It’s a falsehood in your personality, and during interviews employers can smell it. Being vulnerable, however, means being secure enough to be who you are, even if who you are is wrong. What’s more, in a sea of gargantuan professional egos, your vulnerability will stand out as a refreshing change. Are you willing to admit your ignorance? Are you someone others can feel dumb in front of?

Remember: When you maintain this attitude of approachability, your employees and your potential employers will respond to (and have more respect for) you. How are you branding your honesty? Are you willing to take the lead with your integrity and become someone others can be vulnerable in front of?

3. Be smart, not a smarty-pants.

Yes, human capital is a function of knowledge. At the same time, there’s a fine line between being smart, and being a smarty-pants.

Here’s the difference: Smart people attract others; smarty-pants people alienate others. Smart people are trusted with greater responsibility; smarty-pants people are avoided.

Next time you attend a department meeting, consider this three-step, unforgettable strategy:

  • Bite your tongue. Don’t say anything until the last five minutes of the meeting. That way you can collect you thoughts, clarify your position and speak confidently. By looking around, listening and learning first, your comment will contain its maximum amount of brilliance.
  • Come out of nowhere. When the meeting leader says, “Does anybody have any questions?” or “Any final thoughts before we finish?” you raise your hand and say: “I had an observation …” All the people in the room will turn their heads, rotate their chairs and look in the direction of the one person who hasn’t said anything all morning – you.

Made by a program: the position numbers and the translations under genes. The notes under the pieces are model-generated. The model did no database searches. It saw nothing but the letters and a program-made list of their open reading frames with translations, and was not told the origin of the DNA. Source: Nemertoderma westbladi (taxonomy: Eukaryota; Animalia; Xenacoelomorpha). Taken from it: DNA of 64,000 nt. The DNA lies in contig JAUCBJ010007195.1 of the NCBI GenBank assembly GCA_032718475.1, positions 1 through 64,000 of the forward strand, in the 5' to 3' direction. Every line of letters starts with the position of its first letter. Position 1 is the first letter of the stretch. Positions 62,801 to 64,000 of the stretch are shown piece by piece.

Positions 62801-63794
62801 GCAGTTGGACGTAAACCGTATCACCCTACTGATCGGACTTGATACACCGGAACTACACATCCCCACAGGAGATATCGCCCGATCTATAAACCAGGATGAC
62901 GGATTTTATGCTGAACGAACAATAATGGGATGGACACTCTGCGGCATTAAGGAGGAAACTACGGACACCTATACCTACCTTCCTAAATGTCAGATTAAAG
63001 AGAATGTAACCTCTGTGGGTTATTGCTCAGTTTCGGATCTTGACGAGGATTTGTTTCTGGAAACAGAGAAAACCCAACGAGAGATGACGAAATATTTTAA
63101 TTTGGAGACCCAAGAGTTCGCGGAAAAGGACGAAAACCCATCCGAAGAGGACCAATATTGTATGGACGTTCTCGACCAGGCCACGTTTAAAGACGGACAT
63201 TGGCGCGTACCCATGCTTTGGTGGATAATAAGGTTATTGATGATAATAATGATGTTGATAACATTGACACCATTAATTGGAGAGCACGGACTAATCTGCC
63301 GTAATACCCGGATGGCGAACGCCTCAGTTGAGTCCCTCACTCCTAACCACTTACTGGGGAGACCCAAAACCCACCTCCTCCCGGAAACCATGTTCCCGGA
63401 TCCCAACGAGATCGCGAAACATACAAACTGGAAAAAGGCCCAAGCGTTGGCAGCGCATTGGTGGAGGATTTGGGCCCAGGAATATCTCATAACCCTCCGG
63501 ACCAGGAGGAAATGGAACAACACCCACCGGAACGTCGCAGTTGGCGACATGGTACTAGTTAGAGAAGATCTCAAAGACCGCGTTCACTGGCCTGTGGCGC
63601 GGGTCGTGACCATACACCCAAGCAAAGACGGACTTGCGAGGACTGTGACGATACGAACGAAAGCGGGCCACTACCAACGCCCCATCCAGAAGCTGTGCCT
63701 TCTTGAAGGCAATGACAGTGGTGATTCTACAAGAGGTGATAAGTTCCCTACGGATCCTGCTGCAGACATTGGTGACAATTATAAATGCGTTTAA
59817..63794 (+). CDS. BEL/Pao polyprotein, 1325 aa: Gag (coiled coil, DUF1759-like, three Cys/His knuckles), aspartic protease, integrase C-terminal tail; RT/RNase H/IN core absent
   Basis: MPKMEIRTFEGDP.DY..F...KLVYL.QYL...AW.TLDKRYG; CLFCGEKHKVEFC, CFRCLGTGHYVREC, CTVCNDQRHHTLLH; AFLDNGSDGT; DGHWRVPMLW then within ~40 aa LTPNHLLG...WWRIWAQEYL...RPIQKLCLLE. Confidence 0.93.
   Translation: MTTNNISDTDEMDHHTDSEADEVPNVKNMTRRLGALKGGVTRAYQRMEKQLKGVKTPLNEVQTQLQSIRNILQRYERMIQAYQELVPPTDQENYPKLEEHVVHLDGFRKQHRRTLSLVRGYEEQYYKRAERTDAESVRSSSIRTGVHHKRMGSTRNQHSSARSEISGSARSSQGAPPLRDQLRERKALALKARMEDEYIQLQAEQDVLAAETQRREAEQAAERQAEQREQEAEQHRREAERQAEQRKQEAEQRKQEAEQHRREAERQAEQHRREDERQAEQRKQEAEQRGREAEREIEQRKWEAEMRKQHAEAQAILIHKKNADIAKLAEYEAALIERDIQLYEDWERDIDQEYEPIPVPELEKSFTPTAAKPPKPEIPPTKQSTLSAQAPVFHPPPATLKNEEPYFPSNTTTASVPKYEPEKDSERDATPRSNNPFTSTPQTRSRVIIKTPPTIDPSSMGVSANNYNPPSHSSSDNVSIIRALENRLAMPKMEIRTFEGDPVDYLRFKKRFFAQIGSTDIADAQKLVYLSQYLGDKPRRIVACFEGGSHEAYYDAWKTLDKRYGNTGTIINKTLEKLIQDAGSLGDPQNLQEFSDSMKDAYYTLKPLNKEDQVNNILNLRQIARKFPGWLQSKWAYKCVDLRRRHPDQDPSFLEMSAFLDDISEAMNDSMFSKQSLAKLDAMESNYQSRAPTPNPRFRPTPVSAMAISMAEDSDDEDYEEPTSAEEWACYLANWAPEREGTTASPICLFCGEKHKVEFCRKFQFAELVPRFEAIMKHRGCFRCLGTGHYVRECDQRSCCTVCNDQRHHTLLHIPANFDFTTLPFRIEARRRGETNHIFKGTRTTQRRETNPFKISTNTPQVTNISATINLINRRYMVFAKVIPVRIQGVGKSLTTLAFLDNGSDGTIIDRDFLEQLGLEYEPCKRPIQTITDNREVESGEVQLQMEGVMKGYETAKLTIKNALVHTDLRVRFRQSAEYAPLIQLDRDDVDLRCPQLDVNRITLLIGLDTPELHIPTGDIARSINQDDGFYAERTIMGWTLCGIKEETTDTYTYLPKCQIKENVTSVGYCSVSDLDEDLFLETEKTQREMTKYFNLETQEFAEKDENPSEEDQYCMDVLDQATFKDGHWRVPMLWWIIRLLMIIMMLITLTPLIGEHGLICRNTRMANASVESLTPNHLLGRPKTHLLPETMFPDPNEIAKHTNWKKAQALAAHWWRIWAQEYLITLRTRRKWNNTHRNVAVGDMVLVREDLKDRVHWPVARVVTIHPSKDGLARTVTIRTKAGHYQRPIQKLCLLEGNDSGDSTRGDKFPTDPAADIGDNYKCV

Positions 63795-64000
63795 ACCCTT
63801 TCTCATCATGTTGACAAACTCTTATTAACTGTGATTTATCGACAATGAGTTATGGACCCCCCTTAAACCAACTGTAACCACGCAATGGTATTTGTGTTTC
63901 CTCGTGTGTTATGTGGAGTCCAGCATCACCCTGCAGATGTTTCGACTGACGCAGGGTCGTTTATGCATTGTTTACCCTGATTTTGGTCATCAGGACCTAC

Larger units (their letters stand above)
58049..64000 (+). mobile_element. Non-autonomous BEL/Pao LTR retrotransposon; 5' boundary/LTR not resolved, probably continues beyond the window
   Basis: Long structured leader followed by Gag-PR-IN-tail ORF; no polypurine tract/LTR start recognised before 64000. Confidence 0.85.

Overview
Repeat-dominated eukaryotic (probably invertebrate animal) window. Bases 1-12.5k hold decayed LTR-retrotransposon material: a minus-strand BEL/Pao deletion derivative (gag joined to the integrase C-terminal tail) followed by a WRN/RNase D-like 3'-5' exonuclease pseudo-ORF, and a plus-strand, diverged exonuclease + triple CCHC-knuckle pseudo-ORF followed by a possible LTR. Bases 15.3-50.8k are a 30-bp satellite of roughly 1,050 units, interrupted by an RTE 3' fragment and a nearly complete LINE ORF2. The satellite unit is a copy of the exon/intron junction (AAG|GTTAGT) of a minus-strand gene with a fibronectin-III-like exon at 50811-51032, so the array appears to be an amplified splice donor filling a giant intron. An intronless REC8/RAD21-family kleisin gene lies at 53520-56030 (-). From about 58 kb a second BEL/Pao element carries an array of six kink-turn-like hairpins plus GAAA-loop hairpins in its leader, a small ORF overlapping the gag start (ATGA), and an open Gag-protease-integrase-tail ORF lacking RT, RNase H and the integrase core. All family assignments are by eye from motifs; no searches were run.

• Articulate your idea. This is the best part. See, if you only say one thing, it becomes more profound because scarcity creates a perception of value. What’s more, the longer you wait to say something, the more everybody else will want to know what you’re thinking. Ultimately, your calmness, patience and quietude will draw them in. In the words of our mistake-friendly president, “Power grows through prudent use.”

Remember: Let go of the need to prove how smart you are by always adding some super-intelligent comment or asking some super-tricky question. You can still be smart – and be perceived as being smart – without looking like a know-it-all jerk. Are you sharing your knowledge or showcasing it? Are trying to elevate your visibility or be the center of attention?

Look, times are tough – tougher than they’ve been in a long time. But you’re tougher. And I’m confident you’re going to make it out alive!

Challenge: Pick a few of the strategies from this list that work best for you. Customize your visibility plan according to your unique skills and passions. And remember those three crucial words … Anonymity is bankruptcy.

Let me ask ya this: How are you elevating your visibility?

Let me suggest this: For the list called, “30 Ways to become the Most Interesting Person You Know,” send an e-mail to me, and I’ll send you the complimentary list!